A hidden WhatsApp constituency

Thousands of retired army officers are daily using social media, especially WhatsApp to forge a formidable group exerting pressure on the highest leadership of our armed forces

A hidden WhatsApp constituency

Just as oceanic tsunamis occasionally recede to reveal a newly formed island, the infamous Dawn Leaks have receded to leave behind a most remarkable, politically significant and long-lasting structure. And the irony is our TV anchors, who waste millions of TV viewer hours every day, have missed this powerful development. They have neglected one of the most influential political constituencies of Pakistan. Without understanding it one cannot explain, for example, why the ISPR had sent out the first tweet, rejecting the Government’s first notification of the Dawn Leaks.

No, it is not hyper-paid TV anchors themselves, powerful though they are in shaping public opinion. I refer to some 25 to 30 thousand retired army officers who are daily using social media, especially WhatsApp to forge a formidable group exerting pressure on the highest leadership of our armed forces. Ignoring this lobby group can only be to the peril of those who make vital decisions for the nation. But first let’s revisit the Dawn Leaks.

Pakistan’s eminent newspaper, Dawn, in a story filed by the young and caustic writer Cyril Almeida, claimed that then Foreign Secretary Aezaz Chaudhry had informed the army that Pakistan was being isolated. At some point, the Punjab Chief Minister pitched in with his grievance that the army released terrorists nailed by the government. The then-DG ISI allegedly promised to do something about it. This is the genesis of the so-called “Dawn Leaks”. It remains unclear whether or not the story was fake.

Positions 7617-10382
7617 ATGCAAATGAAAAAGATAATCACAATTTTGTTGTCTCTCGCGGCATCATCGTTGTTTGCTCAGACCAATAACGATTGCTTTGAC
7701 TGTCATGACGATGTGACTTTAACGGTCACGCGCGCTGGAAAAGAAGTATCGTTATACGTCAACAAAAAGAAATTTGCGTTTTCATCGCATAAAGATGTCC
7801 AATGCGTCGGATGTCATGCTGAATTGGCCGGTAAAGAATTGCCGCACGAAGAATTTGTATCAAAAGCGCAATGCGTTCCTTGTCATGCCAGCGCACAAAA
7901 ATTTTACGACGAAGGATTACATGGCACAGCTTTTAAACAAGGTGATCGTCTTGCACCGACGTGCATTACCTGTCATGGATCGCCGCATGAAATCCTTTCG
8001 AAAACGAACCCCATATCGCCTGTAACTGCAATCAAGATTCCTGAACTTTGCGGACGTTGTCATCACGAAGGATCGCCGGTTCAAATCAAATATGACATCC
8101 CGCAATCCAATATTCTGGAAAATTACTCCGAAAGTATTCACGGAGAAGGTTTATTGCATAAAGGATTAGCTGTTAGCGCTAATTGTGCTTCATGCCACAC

I suggest that one very important reason why the Establishment took umbrage at the Dawn Leaks, even tweeting its rejection of the Government’s first notification, is a most crucial information technology-related sociological development. I will not be exact, but let’s say that from the 25th PMA to the 60th PMA, there are some 25 to 30 thousand retired army officers who are in reasonably good health and who are also users of WhatsApp.

They are good, honest people, upright officers in their time who bonded very closely at the PMA. Across cohorts, they are linked to one another through the institution of the armed forces and its values of brotherhood, sacrifice and honour, but also through post-retirement structures and trends such as the CMH, booming asset prices but inflation-hit retirement packages, rising tuition costs and simply keeping up with the Joneses.

Amazingly, for such a large group, most share an identical mind set on what’s wrong with Pakistan and how to set it right. India is our enemy, all agree. The army must be very strong. Civilians exhibit a severe lack in governance ability and often moral values of uprightness, and thus need strong guidance that may occasionally include more vigorous interventions. These retired officers have sympathy for Imran Khan but this sympathy is conditional on his remaining sensible. Nawaz Sharif, they admit, was hand-picked by an army chief and former President of Pakistan, but now has become independent in thought and errant in conduct.

As a political constituency this group is just like any other except that it is one of the most closely-knit, WhatsApp savvy and confident in its assessments. However, in one way this group has changed the landscape of Pakistan. Never before, since 1947, has an army chief had to listen so carefully to what retired army officers have to say. For one, there was no WhatsApp. It took days, even weeks for news to travel and by then either the issue had gone away or it had become cumbersome to put together a united effort. Frankly, you would not even think of disagreeing with your Chief.

WhatsApp has changed all this. In three hours, news of errant behaviour of Nawaz Sharif can run through the thirty thousand strong community back and forth, along with their comments. Remember, this group not only influences their spouses, but also their relatives and friends, many of whom are serving officers. It is this group which I think forced the ISPR to tweet its ill-advised rejection and it is this phenomenon that is keeping the pressure on the Chief alive.

The Chief, General Bajwa, a most decent and wise man, has earned national and international acclaim for upholding democracy in Pakistan. How he will fare in the future when faced with this powerful WhatsApp constituency may lead to the history of Pakistan being shaped, one way or the other.


The writer has worked in China as a diplomat. He writes for the Daily Times